Music Therapy

What is music therapy?

Simply put, music therapy is the use of music for “non-musical” treatment. Examples include playing music and setting up playlists for memory patients, music before or after surgery that a patient enjoys, and even for those with autism spectrum disorders. Several medical organizations are beginning to recognize the power of music and use it in their practices.

A recent article titled “Surgery patients hear benefits of music loud and clear” by Carina Storrs, demonstrates how one hospital is using music to help patients through surgery. Some of the music is live and other music is recorded. The goal is to help the patient relax so they are in less pain. And, it seems to be working.

Other organizations are using music therapy in non-surgical patient care. Take the company Brain Balance, for example. They utilize music for children with learning and behavioral disorders. In fact, the director of the program commissioned a composer to write music that will target specific needs for children in the program. The patient plays the music in the right ear, left ear, or both ears (depending on each child’s specific needs). From the testimonials on the website, it’s easy to see how this program is very effective. Although music isn’t the only type of therapy used, it IS a major part of the program.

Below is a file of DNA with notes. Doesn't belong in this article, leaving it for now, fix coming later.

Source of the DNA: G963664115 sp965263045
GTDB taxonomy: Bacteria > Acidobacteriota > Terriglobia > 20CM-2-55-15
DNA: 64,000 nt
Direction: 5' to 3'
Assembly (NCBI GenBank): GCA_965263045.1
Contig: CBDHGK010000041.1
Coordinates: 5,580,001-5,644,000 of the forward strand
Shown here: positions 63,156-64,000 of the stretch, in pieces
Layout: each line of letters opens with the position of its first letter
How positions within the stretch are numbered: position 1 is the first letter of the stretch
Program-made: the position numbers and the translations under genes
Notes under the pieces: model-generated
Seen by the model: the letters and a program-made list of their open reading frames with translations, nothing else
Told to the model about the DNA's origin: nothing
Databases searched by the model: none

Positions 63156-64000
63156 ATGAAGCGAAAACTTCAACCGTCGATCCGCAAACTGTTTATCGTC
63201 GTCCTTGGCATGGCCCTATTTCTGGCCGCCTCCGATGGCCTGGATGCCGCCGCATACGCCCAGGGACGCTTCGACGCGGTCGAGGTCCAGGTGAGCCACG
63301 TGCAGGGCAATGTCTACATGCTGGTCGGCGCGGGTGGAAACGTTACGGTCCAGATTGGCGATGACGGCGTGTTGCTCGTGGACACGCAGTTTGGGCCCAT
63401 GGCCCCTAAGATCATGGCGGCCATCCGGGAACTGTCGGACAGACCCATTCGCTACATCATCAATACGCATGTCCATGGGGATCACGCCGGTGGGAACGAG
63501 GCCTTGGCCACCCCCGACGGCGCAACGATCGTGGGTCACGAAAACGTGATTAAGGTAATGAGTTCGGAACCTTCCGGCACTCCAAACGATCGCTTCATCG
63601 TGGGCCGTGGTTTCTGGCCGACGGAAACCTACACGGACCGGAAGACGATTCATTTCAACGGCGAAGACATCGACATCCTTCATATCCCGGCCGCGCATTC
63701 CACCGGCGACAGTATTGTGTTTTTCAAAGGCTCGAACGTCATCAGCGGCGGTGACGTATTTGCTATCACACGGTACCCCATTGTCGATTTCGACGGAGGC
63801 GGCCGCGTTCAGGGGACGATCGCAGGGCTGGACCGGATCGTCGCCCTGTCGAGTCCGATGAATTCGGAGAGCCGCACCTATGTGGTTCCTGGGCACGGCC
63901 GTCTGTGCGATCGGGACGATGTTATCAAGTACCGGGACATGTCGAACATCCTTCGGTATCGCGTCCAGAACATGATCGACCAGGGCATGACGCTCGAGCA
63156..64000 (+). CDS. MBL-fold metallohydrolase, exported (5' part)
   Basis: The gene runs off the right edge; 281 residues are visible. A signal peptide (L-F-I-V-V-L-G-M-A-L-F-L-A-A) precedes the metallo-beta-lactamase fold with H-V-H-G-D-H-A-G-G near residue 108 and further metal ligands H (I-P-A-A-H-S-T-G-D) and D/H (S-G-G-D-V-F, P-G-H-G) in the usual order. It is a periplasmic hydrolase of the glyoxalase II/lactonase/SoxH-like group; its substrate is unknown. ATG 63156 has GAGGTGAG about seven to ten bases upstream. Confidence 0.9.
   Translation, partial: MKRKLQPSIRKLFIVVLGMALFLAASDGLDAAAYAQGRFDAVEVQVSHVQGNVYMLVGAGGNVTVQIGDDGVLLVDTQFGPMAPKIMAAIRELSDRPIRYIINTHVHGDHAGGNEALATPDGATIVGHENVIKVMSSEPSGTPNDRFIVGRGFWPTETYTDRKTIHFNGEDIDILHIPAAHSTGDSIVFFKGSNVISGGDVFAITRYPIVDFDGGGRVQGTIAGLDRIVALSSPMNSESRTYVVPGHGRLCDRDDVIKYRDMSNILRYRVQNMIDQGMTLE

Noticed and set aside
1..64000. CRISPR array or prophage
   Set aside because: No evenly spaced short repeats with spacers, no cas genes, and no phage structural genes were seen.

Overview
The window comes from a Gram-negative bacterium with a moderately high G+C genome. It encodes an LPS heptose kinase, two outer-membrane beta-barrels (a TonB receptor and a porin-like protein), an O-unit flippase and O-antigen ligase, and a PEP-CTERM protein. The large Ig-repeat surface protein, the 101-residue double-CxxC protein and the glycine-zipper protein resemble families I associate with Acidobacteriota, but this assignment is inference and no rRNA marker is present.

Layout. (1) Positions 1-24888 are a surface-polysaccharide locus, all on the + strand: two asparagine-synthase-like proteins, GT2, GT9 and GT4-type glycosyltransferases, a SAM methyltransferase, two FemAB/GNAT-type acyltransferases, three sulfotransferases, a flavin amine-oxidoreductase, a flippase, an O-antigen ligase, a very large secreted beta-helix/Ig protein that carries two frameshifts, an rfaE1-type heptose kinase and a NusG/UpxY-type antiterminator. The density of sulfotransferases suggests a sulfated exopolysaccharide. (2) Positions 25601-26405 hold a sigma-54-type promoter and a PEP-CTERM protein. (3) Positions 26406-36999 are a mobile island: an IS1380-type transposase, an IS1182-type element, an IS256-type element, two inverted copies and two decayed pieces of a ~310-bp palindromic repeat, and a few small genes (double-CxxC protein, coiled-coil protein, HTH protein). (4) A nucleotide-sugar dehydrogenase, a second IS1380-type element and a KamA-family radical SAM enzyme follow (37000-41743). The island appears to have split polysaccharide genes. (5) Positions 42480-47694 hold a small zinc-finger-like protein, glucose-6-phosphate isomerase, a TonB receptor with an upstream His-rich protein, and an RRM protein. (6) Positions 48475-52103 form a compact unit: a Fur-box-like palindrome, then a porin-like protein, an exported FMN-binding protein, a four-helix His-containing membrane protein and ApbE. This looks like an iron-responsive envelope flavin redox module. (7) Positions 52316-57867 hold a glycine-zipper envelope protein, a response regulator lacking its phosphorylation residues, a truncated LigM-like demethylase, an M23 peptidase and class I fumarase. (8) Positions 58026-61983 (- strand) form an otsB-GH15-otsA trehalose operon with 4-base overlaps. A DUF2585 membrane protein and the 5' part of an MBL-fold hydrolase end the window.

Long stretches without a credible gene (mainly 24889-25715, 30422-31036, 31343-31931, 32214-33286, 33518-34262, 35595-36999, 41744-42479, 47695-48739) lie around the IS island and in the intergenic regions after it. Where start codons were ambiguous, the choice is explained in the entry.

What’s exciting about the use of music in a variety of healing practices is that we’re seeing how the power of music can affect our physical bodies as well as emotions. The music recorded for the Prophetic Musical Journey (click title to listen to samples) fits within the music therapy category. Music that’s meant to heal the emotions, be relaxing, inspire, etc., is all essentially a form music therapy.

In a sense, if you listen to music that inspires you, relaxes you, brings healing into your life, and/or creates a sense of peace, it’s music therapy. You don’t necessarily need to be having surgery to make use of music as a therapy tool. Imagine putting on soothing music when you’re stressed out or need inspiration…  For most people, this would be an asset to bringing creativity and calmness into their lives.

Something to remember from the article by Clarina Storrs; the type of music you listen to should fit what you’re after. Playing a heavy metal rock tune in the surgery room is probably not going to calm your nerves for surgery. So, consider choosing music that will assist with what you’re trying to accomplish.

Happy listening!